(1878 - 1965)
Martin Buber was born in Vienna in
1878. He lived for a period of time with his father, Solomon Buber, a
famous midrash scholar. Powerfully influenced by Ahad
HaAm, he was a member of the Third
Zionist Congress in 1899.
When he was 26, Buber began
studying Chassidic texts and was greatly moved by their spiritual message.
During World War I, he founded the
Jewish National Committee, which worked at helping Eastern European
Jews suffering under Axis domination.
Buber was a utopian Zionist.
He believed strongly that the most important possibility for Zionism
was in changing the relationships between people. He wrote powerfully
in favor of Arab rights in Palestine. Even in later years, he worked
for the establishment of a joint Arab-Jewish state. Obviously, he
In 1938, Buber settled in Palestine
and was a professor of philosophy at Hebrew University. He died in
Martin Buber is best-known for his
and Thou, which he wrote in 1923. It focused on the way
humans relate to their world. According to Buber, frequently we view
both objects and people by their functions. Doing this is sometimes
good: when doctors examine us for specific maladies, it's best if
they view us as organisms, not as individuals. Scientists can learn a
great deal about our world by observing, measuring, and examining.
For Buber, all such processes are I-It relationships.
Unfortunately, we frequently view
people in the same way. Rather than truly making ourselves completely
available to them, understanding them, sharing totally with them,
really talking with them, we observe them or keep part of ourselves
outside the moment of relationship. We do so either to protect our
vulnerabilities or to get them to respond in some preconceived way,
to get something from them. Buber calls such an interaction I-It.
It is possible, notes Buber, to
place ourselves completely into a relationship, to truly understand
and "be there" with another person, without masks,
pretenses, even without words. Such a moment of relating is called
"I-Thou." Each person comes to such a relationship without
preconditions. The bond thus created enlarges each person, and each
person responds by trying to enhance the other person. The result is
true dialogue, true sharing.
Such I-Thou relationships are not
constant or static. People move in and out of I-It moments to I-Thou
moments. Ironically, attempts to achieve an I-Thou moment will fail
because the process of trying to create an I-Thou relationship
objectifies it and makes it I-It. Even describing the moment
objectifies it and makes it an I-It. The most Buber can do in
describing this process is to encourage us to be available to the
possibility of I-Thou moments, to achieve real dialogue. It can't be
described. When you have it, you know it. Buber maintains that it is
possible to have an I-Thou relationship with the world and the
objects in it as well. Art, music, poetry are all possible media for
such responses in which true dialogue can take place.
Buber then moves from this
existential description of personal relating to the religious
experience. For Buber, God is the Eternal Thou. By trying to prove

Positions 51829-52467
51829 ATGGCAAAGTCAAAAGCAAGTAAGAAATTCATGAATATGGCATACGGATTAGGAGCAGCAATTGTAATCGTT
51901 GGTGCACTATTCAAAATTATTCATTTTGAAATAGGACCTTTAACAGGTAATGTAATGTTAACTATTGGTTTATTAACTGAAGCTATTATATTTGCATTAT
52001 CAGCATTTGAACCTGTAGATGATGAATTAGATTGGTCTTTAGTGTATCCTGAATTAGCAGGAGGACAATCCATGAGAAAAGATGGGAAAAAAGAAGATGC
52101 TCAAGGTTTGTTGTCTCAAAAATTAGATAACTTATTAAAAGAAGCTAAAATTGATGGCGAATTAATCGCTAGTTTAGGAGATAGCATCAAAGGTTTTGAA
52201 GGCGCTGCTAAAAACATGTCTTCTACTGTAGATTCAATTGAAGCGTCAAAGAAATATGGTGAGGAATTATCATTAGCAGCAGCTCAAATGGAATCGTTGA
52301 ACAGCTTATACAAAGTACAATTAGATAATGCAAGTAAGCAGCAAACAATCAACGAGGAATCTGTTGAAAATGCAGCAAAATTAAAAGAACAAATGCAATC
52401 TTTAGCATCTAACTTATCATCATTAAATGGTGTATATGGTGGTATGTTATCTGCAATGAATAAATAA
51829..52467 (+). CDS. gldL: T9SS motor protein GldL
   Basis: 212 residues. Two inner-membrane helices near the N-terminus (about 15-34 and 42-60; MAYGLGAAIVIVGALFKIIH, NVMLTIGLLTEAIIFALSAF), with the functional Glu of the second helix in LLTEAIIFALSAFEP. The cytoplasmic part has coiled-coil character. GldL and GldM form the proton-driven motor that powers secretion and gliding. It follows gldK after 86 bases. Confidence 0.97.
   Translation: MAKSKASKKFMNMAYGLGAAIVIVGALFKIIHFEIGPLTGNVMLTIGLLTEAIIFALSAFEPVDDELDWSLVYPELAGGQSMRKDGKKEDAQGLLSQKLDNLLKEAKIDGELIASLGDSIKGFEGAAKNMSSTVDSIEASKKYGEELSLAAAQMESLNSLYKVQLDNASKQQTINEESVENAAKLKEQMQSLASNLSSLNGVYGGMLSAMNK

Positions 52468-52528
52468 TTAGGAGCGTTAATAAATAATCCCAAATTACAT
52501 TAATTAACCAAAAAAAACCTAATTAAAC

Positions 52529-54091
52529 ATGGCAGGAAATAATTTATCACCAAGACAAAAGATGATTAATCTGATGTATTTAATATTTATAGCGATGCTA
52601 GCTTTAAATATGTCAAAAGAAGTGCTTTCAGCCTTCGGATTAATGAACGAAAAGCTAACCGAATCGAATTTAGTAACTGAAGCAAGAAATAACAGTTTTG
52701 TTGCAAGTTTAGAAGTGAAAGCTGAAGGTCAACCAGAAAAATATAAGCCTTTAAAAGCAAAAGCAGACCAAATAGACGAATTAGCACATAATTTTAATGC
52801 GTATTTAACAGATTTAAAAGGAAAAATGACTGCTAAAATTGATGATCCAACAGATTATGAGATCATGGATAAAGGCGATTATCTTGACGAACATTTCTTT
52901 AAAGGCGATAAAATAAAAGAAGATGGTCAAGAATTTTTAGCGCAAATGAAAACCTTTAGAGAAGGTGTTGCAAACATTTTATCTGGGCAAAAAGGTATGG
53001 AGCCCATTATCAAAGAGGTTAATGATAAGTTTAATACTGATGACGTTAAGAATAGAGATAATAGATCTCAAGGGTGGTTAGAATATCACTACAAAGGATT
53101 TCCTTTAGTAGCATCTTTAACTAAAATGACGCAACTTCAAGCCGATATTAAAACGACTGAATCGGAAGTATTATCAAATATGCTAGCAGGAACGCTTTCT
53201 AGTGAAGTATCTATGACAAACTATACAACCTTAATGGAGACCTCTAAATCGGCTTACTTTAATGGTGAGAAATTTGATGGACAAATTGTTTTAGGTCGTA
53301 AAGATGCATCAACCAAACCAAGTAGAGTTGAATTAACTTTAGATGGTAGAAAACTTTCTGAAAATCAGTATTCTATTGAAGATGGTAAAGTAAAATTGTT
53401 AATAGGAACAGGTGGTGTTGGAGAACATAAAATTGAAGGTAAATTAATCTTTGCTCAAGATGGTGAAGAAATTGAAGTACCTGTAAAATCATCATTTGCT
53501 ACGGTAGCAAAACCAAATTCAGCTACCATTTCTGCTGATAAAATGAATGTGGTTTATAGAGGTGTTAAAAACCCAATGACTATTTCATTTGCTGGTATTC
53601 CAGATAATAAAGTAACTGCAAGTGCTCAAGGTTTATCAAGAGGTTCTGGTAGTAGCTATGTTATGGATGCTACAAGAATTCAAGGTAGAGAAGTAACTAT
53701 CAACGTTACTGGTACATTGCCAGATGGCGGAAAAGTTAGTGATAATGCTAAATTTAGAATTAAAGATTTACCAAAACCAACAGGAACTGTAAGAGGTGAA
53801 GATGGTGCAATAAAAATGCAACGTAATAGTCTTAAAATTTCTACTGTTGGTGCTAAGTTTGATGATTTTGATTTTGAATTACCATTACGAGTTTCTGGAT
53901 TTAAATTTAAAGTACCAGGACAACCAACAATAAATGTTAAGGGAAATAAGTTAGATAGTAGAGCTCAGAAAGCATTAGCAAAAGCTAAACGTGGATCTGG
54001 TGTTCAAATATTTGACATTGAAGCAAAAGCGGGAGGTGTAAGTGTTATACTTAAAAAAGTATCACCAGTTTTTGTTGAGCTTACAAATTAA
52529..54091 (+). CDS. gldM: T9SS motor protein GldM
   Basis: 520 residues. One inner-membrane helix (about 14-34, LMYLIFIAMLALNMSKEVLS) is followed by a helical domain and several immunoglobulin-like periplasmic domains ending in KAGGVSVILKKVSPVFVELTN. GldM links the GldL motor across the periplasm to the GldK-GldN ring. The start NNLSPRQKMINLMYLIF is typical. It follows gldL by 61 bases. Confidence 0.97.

God's existence or define God, the rationalist philosophers
automatically established an I-It relationship. This is Buber's major
problem with Hermann
Like a person we love, we can't
define God; we can't set up preconditions for the relationship. We
simply have to be available, open to the relationship with the
Eternal Thou. And when we experience such an I-Thou relationship, the
moment doesn't need words. In fact, the most intense moments we
experience with another person take place without words. Nor is the
intensity of the experience significant. Buber wasn't encouraging
mystical moments. The I-Thou relationship changed the sharers, but it
did so naturally, sometimes almost imperceptibly. For Buber, it is
possible to have an I-Thou relationship with God through I-Thou
moments with people, nature, art, the world.
Finally, Buber offers us a Jewish
insight into the I-Thou relationship. After our redemption from
Egypt, we as a people encountered God. We were available and open,
and the Sinai moment was an I-Thou relationship for an entire people
and for each individual. The Torah, the prophets, and our rabbinic
texts were all written by humans expressing the I-Thou relationship
with the Eternal Thou. By reading those texts and being available to
the relationship inherent in them, it is also possible for us to make
ourselves available for the I-Thou experience with the Eternal Thou.
We must come without precondition, without expectation because that
would already attempt to limit our relationship partner, God, and
thus create an I-It moment. If we try to analyze the text, we again
create an I-It relationship because analysis places ourselves outside
of the dialogue, as an observer and not a total participant.
For Buber, to do an action because
it has been previously legislated is meaningless. Only our response
at the moment of I-Thou can have meaning. Because of that premise,
Buber disagreed with Rosenzweig over the importance of traditional
practice in daily life. It was enough to respond to the I-Thou
encounter in whatever individualized way the moment created.
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